Wanting to beat the forecast valley heat, but not wanting to stray too far away from home, my mom, dad, Laura and myself decided to give Blue Canyon Lake another shot after first hiking the area in 2005. We thought we knew what we were getting into with the steep, short, high elevation trail leading to a glacial cirque that has spots of loose tread. It turns out that we grossly underestimated the beauty of the wildflower bloom. The proliferation of flowers contrasted against diffused 70% cloudy skies made for a day to remember. The perfume of the various mints, lupine and wild onions on top of the view and high elevation made for sensory overload. The only downer on the hike was a huge, fat spec of dust on my camera’s sensor that I have photoshopped out of most photos.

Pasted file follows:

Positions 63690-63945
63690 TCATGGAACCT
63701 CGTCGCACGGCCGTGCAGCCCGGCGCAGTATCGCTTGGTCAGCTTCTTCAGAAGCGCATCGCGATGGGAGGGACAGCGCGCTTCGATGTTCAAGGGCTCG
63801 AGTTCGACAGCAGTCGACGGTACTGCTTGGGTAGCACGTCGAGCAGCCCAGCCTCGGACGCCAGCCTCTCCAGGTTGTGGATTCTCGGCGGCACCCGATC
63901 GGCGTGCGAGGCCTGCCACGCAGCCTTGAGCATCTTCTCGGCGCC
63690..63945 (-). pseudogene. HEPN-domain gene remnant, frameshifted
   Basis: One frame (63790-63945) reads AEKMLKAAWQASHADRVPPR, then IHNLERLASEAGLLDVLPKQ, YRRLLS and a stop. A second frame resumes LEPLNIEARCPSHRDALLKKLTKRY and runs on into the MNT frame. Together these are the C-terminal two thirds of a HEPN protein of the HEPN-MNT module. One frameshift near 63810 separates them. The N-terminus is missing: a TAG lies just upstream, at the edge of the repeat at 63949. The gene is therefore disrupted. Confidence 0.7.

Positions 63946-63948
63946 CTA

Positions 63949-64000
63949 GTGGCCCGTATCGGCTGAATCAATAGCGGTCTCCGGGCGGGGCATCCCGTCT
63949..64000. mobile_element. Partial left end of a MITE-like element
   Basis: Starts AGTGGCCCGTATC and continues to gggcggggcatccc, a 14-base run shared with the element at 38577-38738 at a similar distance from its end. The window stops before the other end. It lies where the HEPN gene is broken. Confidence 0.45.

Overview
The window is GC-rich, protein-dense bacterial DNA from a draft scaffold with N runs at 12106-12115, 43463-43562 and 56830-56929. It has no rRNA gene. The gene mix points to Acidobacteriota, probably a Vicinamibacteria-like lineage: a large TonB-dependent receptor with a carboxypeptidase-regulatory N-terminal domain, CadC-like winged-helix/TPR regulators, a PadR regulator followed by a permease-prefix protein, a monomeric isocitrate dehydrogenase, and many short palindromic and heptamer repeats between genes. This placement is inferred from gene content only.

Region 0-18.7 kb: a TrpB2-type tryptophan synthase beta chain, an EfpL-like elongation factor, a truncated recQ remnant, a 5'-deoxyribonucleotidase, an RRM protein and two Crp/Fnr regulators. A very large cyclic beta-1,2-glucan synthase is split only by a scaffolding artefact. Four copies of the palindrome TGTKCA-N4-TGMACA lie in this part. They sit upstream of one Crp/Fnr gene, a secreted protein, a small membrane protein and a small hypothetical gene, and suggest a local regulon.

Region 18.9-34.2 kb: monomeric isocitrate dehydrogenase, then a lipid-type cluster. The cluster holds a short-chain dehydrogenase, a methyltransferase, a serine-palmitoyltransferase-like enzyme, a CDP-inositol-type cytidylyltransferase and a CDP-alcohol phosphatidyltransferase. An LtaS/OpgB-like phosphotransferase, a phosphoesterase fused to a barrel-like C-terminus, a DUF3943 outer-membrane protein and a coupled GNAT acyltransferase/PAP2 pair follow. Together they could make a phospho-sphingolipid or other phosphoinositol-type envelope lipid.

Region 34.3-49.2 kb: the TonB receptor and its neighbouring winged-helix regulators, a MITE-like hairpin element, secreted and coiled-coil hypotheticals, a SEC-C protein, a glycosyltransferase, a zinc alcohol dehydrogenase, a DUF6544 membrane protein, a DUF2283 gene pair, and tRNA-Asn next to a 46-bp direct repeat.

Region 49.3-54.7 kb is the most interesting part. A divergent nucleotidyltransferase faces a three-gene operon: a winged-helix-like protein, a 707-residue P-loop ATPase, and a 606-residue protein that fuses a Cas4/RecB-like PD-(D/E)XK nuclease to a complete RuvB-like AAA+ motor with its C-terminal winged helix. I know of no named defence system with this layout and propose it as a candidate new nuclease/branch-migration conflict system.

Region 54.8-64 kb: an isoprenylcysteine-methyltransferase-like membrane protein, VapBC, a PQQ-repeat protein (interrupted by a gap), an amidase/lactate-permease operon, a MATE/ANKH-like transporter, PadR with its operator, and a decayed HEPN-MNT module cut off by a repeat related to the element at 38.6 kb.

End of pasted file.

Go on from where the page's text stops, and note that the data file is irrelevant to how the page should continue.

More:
As far as the geology in the area, here’s the brief version: Granites intrude 80+ million years ago. Surface weathering exposes rocks by 11 million years ago. Little Walker caldera spews huge amounts of ash, mudflows 10ma recovering exposed granites. Glaciation over the past million years re-exposed the granites and carved out common glacial erosional features in remaining lava flows on high peaks.
Enjoy the photo journal of one of the best, prettiest hikes in the Emigrant Wilderness.